Tag Archives: JimRogers

China Bubble? Jim Rogers “No”. Jim Chanos “Yes”.

The mainstream financial press has recently started picking up on the idea of weather or not “China” is a bubble. Longtime China bull Jim Rogers is quoted as saying: “I find it interesting that people who couldn’t spell China 10 years ago are now experts on China… China is not in a bubble.”

Rogers’ partner George Soros got famous shorting sterling. Meanwhile, Jim Chanos got famous shorting Enron. Chanos noticed that Enron had a very low return on Capital Investment (only 6-7%/year) and is seeing the same low return on invested capital here in China.

The first day I ever came to Shanghai, it was for a lunch invitation with Rogers. I fell in love with the place, and though it took a few months to get here, I plan to stay in Shanghai. Bubble or not. That first day in Shanghai, standing with Rogers on top of the Ritz Carlton, he explained to me the madness of the Shanghai real-estate bubble, and moreover, the world wide real-estate bubble. So there you go: “Rogers, China real-estate Bubble: Yes”.

Listen, Rogers is saying that “There is no commodities bubble”. Rogers has a huge amount invested in this, and if central banks keep printing money, they keep proving Rogers right. When China’s real-estate bubble pops, some commodities will take a short term hit, but the macro trend is that the USD is being devalued.

Chanos isn’t saying that he doesn’t think that China has a bright future, he is said the GDP numbers are “massively inflated by under-depreciating a very, very, very shaky capital asset base.” Chanos’ critics say that China’s different because there’s no leverage here, but that’s not true. The market is leverage by multiple layers of ownership each using existing property as collateral. Not unlike the structured leverage in Dubai, but completely different from the leveraging the the US property market.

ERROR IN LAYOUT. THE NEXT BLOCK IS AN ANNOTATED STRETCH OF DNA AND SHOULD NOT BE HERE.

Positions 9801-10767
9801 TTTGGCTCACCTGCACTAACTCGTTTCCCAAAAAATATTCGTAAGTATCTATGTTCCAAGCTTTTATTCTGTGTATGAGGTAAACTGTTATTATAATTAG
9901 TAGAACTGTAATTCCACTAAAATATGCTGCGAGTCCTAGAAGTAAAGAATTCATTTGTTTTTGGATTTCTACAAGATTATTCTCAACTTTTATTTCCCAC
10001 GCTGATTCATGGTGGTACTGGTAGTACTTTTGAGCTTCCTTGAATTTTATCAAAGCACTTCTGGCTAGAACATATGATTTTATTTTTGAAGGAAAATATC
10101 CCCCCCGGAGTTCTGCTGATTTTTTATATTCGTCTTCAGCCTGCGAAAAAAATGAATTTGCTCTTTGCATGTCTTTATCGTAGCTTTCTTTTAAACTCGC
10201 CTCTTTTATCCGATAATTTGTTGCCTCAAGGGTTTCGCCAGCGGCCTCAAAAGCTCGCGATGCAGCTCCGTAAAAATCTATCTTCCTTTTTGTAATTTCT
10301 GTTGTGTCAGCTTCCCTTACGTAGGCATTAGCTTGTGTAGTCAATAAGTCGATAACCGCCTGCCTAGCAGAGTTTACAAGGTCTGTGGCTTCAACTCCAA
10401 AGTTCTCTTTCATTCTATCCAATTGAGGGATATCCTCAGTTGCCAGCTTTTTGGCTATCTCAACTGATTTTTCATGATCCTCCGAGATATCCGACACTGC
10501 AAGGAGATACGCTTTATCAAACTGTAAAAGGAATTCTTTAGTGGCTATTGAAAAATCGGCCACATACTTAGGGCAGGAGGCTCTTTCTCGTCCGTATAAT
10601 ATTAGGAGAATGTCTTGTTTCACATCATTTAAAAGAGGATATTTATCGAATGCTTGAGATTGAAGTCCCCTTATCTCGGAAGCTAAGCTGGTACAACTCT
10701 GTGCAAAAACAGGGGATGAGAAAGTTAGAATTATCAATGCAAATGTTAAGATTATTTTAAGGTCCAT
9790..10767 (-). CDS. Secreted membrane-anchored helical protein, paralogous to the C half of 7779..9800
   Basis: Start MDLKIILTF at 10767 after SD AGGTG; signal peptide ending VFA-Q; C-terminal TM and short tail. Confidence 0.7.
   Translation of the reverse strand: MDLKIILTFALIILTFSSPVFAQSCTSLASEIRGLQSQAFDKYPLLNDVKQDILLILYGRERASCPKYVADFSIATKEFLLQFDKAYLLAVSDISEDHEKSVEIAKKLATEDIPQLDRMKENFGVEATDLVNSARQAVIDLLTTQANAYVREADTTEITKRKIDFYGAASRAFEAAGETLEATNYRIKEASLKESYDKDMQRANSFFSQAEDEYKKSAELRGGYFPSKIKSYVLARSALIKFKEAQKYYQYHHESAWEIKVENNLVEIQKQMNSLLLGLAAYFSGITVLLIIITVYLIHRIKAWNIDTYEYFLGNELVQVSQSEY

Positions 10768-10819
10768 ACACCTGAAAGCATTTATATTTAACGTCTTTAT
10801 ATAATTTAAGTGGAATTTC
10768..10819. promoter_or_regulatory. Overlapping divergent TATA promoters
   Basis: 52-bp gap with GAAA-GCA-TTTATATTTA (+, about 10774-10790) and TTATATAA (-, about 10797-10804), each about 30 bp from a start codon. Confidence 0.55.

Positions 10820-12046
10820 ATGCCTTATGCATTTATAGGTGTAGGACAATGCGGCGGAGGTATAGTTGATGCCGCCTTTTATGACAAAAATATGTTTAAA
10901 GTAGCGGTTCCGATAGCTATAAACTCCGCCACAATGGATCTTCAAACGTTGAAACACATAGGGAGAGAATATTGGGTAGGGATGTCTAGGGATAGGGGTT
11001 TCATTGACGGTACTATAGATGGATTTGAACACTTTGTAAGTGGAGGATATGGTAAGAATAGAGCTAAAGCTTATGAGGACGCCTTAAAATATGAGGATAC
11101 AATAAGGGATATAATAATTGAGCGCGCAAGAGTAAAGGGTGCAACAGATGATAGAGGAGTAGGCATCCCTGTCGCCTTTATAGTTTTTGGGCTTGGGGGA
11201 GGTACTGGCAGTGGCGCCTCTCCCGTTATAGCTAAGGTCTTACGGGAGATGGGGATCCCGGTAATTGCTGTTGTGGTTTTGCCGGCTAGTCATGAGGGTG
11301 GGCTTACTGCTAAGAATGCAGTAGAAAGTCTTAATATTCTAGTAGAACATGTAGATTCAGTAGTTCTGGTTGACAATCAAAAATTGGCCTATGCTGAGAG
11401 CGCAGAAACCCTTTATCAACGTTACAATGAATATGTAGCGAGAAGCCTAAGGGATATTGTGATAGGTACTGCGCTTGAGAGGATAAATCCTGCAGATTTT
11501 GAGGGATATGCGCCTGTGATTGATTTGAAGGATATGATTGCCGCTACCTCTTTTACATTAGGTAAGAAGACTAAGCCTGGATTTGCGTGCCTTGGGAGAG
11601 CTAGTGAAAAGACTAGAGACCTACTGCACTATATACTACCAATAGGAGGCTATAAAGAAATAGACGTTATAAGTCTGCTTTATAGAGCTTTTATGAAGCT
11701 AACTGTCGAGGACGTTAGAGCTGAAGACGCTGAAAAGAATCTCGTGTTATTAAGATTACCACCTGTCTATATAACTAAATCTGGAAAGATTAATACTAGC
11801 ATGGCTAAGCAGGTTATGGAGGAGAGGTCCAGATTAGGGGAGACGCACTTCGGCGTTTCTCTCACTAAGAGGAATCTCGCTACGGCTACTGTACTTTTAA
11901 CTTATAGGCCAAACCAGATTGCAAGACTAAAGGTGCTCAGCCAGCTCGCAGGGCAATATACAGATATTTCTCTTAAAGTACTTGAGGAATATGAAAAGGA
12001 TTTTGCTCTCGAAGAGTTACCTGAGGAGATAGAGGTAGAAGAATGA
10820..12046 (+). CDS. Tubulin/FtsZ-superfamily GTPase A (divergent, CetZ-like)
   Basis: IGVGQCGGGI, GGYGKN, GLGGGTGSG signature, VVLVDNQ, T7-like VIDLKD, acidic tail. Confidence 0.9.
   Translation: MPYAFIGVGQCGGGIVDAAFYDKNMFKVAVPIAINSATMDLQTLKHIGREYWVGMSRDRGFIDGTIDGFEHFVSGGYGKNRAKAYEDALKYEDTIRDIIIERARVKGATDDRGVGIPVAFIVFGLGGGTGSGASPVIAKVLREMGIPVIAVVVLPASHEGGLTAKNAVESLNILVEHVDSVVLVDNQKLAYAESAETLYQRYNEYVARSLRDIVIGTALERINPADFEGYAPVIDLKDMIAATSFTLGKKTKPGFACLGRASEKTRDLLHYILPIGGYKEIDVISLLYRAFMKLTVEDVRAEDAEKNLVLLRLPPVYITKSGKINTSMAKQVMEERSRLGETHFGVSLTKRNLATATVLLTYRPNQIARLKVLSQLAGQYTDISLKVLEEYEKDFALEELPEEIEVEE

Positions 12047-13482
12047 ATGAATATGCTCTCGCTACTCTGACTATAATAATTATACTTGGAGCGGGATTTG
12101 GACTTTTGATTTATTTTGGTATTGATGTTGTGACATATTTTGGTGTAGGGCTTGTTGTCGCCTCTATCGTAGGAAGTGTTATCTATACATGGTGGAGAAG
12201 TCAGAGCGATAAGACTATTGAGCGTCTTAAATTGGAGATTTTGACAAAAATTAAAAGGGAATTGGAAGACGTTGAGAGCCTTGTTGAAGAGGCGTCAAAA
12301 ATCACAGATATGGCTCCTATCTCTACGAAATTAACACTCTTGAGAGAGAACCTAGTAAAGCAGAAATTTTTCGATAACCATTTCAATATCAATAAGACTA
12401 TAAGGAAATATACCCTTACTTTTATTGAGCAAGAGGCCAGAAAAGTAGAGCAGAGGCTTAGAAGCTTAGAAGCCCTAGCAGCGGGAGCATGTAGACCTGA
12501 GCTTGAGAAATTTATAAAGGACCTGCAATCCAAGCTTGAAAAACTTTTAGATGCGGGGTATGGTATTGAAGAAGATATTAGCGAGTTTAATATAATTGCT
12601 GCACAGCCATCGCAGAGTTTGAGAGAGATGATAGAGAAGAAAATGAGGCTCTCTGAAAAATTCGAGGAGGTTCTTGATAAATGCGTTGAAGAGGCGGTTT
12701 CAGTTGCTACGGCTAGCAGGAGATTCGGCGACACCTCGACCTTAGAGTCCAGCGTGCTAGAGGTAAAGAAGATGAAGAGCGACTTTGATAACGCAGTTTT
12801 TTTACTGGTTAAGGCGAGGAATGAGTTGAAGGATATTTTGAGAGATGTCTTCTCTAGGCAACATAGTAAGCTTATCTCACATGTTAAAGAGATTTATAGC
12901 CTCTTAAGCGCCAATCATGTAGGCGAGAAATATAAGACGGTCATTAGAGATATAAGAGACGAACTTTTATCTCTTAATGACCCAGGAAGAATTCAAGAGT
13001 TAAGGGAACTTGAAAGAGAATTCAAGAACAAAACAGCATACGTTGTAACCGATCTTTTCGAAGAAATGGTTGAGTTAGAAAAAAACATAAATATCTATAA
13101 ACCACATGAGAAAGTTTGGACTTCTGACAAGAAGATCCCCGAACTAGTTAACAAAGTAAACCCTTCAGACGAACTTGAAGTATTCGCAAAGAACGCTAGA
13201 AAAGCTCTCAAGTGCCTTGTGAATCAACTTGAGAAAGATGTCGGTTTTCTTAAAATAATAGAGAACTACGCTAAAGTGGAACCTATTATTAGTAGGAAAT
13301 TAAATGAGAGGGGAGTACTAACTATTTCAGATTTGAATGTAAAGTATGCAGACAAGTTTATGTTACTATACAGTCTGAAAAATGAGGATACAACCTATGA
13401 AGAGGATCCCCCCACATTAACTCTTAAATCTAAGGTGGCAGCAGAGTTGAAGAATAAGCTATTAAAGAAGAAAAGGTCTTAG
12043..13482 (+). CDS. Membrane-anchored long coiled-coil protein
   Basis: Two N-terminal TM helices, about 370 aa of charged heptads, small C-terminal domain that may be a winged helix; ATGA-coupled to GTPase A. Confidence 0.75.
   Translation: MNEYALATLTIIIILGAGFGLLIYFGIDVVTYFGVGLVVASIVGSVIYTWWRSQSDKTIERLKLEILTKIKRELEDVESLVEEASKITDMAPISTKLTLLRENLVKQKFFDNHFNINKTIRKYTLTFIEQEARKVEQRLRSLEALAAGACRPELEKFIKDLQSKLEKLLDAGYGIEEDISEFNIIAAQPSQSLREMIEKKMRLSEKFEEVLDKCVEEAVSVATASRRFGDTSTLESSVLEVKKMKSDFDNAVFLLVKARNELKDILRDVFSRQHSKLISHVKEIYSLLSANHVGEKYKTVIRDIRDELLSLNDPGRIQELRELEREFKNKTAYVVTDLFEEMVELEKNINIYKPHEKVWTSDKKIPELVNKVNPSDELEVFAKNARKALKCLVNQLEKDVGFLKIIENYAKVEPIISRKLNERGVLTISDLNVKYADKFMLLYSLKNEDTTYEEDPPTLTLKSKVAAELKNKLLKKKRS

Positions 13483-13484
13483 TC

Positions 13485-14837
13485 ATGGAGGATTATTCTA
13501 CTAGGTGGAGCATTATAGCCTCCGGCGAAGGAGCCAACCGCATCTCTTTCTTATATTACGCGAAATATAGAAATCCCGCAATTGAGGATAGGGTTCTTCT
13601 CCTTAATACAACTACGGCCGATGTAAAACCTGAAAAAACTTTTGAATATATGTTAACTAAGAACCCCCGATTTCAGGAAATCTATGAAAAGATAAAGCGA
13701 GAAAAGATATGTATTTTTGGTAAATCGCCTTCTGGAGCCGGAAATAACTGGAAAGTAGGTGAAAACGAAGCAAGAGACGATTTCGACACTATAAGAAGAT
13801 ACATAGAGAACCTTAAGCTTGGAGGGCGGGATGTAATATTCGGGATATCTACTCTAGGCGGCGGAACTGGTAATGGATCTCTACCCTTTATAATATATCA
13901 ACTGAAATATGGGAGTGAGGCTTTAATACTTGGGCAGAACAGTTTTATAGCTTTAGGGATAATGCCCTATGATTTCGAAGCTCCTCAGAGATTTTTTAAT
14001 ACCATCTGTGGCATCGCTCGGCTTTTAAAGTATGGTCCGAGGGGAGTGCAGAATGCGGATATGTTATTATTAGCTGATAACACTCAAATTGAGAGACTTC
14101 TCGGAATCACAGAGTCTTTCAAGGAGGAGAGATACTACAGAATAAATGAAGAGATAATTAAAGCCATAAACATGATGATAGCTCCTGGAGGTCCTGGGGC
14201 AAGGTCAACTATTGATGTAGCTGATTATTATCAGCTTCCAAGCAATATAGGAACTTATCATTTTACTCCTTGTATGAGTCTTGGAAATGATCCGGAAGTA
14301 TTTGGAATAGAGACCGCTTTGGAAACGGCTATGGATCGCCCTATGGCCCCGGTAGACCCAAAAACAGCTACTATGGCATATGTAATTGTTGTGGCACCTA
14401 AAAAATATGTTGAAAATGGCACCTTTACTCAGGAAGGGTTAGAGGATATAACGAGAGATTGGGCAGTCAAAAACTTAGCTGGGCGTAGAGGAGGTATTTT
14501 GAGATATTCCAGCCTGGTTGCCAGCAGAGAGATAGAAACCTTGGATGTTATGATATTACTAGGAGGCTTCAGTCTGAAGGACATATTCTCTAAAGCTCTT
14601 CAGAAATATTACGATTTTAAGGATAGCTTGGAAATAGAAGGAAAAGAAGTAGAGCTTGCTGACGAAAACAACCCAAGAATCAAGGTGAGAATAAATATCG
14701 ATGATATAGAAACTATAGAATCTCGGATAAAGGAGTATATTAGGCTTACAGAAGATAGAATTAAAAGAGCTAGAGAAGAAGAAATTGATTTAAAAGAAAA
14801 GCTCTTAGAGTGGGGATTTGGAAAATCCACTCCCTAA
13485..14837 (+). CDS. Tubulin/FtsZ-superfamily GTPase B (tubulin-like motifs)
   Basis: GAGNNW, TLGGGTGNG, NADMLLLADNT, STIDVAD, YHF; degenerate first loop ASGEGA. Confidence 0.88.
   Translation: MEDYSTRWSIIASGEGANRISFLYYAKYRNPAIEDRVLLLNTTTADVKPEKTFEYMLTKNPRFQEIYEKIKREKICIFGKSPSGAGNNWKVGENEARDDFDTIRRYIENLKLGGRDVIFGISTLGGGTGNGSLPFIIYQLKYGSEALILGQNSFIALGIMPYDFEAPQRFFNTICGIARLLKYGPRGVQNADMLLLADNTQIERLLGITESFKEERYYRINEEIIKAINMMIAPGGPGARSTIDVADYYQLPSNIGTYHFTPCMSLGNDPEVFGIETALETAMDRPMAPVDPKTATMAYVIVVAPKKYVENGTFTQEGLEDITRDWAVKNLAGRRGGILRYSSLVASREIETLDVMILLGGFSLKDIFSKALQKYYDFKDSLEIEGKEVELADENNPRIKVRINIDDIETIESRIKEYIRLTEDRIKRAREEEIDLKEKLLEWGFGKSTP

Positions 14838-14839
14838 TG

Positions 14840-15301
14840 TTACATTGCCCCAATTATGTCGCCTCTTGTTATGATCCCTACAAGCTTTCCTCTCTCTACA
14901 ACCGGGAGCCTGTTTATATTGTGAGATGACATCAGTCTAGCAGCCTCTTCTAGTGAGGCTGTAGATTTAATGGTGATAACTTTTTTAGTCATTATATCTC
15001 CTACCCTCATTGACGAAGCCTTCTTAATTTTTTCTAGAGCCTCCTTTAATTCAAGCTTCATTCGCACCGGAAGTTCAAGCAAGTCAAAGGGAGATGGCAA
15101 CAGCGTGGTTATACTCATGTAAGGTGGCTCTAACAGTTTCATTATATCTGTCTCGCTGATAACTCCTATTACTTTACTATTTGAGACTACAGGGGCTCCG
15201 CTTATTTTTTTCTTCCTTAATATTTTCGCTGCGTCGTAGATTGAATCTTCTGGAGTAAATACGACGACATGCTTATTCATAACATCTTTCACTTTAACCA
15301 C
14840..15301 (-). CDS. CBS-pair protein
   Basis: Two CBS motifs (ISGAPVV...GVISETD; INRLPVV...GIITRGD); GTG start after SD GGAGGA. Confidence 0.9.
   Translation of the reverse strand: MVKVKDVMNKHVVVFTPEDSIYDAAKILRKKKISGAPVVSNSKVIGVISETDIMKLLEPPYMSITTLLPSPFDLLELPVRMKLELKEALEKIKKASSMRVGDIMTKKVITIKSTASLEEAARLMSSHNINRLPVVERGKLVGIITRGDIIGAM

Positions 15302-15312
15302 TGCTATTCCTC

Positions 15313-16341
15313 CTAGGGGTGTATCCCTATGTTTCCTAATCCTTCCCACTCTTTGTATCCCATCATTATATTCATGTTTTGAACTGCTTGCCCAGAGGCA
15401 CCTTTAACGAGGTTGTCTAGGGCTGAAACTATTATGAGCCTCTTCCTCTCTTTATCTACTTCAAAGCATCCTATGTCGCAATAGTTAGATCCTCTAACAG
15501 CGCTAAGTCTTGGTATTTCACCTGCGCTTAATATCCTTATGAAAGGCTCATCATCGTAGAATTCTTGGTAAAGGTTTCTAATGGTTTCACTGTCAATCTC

Most interesting is that many in the US are vehemently opposed to government involvement in the economy, yet those same people are bullish on the China market because the Chinese Technocrats can “fine tune” the economy at their will. These are the same all powerful technocrats that drop dead regularly bingeing with the hostesses at KTV.

Here’s the relevant China situation, as it stands today, summed up quickly: 1. Everybody in China was dirt poor from 1949-1977 because the gov’t prevented private enterprise (basically the same as North Korea today) 2. In 1977, Deng Xiaoping created the first Special Economic Zone in Shenzhen, beginning the growth of China. 3. In the late 90s, Clinton arranged for China to enter the WTO, speeding up foreign direct investment 4. More investment more, higher efficiency factories and foreign exchange reserves soared 5. The gov’t invested (25%?) these foreign exchange reserves into infrastructure, creating hopes of a modern, industrialized, first world China at some point in the future. 6. The owners of the factories, the beneficiaries of the infrastructure projects earned private profits, and had to invest these profits – due to lack of investment options, most chose to invest in luxury real-estate, pushing up prices to current levels. 7. In ’07, the Global Economic Crisis came and China still had enough foreign reserves to weather the crisis, not only offsetting the drop in exports, but preserving the lucky “8%” GDP “growth”. 8. Throughout ’08/’09, Due to high real-estate prices and weakened global trade and investment options, even more money has been poured into Chinese Real-Estate

Things to remember. The Technocrat “Central Planners” have never had a good track record. We’re all aware of the disasters of Communist Central Planning of Russia, Cuba and the Closed China. In the 80s though, American’s talked about the magic of the METI (Ministry of Economy, Trade and Industry) explaining how America couldn’t compete with Japan’s centrally planned capitalism. That infatuation ended around when American’s bought Rockefeller Center back from Japanese investors for half the price.

Personally, I’m very long on the Chinese entrepreneurs and the Chinese people. In the next 50 years, I hope that most of them are able to join us Americans, and our allies in Japan and Europe in first world living standards – they’ve already done so in Hong Kong and Taiwan and it seems to be a great thing for all of us. Meanwhile, I’m very bearish on bureaucrats everywhere, and nowhere more so than where the bureaucrats are living in a giant bubble – and feeding the bubble for their own benefit.